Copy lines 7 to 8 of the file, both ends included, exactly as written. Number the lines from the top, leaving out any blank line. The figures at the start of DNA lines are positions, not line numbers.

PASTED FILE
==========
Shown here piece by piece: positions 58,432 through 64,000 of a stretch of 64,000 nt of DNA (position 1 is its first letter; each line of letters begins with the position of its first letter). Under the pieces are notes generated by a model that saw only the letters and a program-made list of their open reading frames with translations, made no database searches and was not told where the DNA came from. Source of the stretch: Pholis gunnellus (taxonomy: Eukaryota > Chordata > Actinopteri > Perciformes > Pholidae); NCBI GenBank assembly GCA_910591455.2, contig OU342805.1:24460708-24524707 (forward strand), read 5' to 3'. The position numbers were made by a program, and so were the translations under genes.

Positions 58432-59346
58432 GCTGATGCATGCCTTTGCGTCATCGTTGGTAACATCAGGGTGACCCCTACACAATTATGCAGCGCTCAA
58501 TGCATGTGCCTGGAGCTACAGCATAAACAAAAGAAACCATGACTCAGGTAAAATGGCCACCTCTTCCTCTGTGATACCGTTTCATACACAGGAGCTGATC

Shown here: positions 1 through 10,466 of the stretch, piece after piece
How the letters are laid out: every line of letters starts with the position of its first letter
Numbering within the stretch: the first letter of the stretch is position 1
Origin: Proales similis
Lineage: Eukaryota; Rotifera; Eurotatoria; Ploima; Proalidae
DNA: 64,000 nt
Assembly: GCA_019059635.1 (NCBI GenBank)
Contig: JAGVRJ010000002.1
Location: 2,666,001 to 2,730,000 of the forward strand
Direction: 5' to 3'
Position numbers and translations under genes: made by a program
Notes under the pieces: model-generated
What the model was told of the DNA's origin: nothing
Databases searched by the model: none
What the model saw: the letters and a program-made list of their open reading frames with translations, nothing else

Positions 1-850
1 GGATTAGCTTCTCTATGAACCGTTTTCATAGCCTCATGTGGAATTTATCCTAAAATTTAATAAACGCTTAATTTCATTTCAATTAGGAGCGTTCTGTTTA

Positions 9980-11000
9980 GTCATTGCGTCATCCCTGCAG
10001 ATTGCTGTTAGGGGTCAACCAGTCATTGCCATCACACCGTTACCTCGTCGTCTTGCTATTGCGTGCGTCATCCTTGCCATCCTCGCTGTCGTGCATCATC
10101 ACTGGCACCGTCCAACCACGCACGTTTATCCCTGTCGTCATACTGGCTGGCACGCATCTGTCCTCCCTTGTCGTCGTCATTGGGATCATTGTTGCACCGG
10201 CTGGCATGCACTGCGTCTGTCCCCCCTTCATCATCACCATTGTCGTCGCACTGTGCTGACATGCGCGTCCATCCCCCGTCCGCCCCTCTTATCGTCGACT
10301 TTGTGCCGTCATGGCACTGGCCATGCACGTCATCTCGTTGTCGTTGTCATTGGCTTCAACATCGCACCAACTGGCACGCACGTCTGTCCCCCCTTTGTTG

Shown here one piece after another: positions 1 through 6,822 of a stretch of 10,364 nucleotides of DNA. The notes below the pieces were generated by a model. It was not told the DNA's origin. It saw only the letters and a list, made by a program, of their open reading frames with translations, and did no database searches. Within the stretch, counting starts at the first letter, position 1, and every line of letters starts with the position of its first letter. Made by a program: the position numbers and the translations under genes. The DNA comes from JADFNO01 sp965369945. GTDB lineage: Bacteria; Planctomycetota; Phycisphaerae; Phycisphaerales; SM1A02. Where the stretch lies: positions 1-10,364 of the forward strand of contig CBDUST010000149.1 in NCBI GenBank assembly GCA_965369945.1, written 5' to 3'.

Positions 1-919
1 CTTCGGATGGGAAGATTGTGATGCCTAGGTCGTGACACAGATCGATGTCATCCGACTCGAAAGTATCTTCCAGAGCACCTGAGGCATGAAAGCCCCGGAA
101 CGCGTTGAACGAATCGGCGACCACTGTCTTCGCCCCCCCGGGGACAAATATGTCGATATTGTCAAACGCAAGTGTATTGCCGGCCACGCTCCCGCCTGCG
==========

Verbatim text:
Numbering within the stretch: the first letter of the stretch is position 1
Origin: Proales similis